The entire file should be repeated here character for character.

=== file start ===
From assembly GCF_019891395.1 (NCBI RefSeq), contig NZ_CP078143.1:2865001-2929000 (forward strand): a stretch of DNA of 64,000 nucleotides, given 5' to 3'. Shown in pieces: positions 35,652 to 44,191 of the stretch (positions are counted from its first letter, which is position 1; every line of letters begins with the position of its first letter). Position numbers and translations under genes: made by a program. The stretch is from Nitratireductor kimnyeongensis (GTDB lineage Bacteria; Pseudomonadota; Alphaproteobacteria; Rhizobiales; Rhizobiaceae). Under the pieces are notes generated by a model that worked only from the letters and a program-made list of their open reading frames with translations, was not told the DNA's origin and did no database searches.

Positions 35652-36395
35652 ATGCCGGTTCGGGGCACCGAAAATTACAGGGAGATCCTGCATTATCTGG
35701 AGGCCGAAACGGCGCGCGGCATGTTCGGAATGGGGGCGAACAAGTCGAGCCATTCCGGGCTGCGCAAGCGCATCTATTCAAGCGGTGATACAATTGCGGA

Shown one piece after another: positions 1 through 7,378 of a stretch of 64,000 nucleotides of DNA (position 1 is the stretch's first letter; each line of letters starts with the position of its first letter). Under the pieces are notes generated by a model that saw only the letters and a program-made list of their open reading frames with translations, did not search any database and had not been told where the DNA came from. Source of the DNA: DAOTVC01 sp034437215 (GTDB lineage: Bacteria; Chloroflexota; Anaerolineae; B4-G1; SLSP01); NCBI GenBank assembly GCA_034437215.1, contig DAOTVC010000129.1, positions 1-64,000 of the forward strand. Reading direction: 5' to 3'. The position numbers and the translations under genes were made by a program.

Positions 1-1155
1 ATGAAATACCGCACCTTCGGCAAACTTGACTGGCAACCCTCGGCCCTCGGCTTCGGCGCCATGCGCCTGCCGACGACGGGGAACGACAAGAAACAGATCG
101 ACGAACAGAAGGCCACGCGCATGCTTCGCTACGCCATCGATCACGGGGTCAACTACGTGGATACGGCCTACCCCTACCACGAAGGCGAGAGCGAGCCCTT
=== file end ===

From assembly GCF_019891395.1 (NCBI RefSeq), contig NZ_CP078143.1:2865001-2929000 (forward strand): a stretch of DNA of 64,000 nucleotides, given 5' to 3'. Shown in pieces: positions 35,652 to 44,191 of the stretch (positions are counted from its first letter, which is position 1; every line of letters begins with the position of its first letter). Position numbers and translations under genes: made by a program. The stretch is from Nitratireductor kimnyeongensis (GTDB lineage Bacteria; Pseudomonadota; Alphaproteobacteria; Rhizobiales; Rhizobiaceae). Under the pieces are notes generated by a model that worked only from the letters and a program-made list of their open reading frames with translations, was not told the DNA's origin and did no database searches.

Positions 35652-36395
35652 ATGCCGGTTCGGGGCACCGAAAATTACAGGGAGATCCTGCATTATCTGG
35701 AGGCCGAAACGGCGCGCGGCATGTTCGGAATGGGGGCGAACAAGTCGAGCCATTCCGGGCTGCGCAAGCGCATCTATTCAAGCGGTGATACAATTGCGGA

Shown one piece after another: positions 1 through 7,378 of a stretch of 64,000 nucleotides of DNA (position 1 is the stretch's first letter; each line of letters starts with the position of its first letter). Under the pieces are notes generated by a model that saw only the letters and a program-made list of their open reading frames with translations, did not search any database and had not been told where the DNA came from. Source of the DNA: DAOTVC01 sp034437215 (GTDB lineage: Bacteria; Chloroflexota; Anaerolineae; B4-G1; SLSP01); NCBI GenBank assembly GCA_034437215.1, contig DAOTVC010000129.1, positions 1-64,000 of the forward strand. Reading direction: 5' to 3'. The position numbers and the translations under genes were made by a program.

Positions 1-1155
1 ATGAAATACCGCACCTTCGGCAAACTTGACTGGCAACCCTCGGCCCTCGGCTTCGGCGCCATGCGCCTGCCGACGACGGGGAACGACAAGAAACAGATCG
101 ACGAACAGAAGGCCACGCGCATGCTTCGCTACGCCATCGATCACGGGGTCAACTACGTGGATACGGCCTACCCCTACCACGAAGGCGAGAGCGAGCCCTT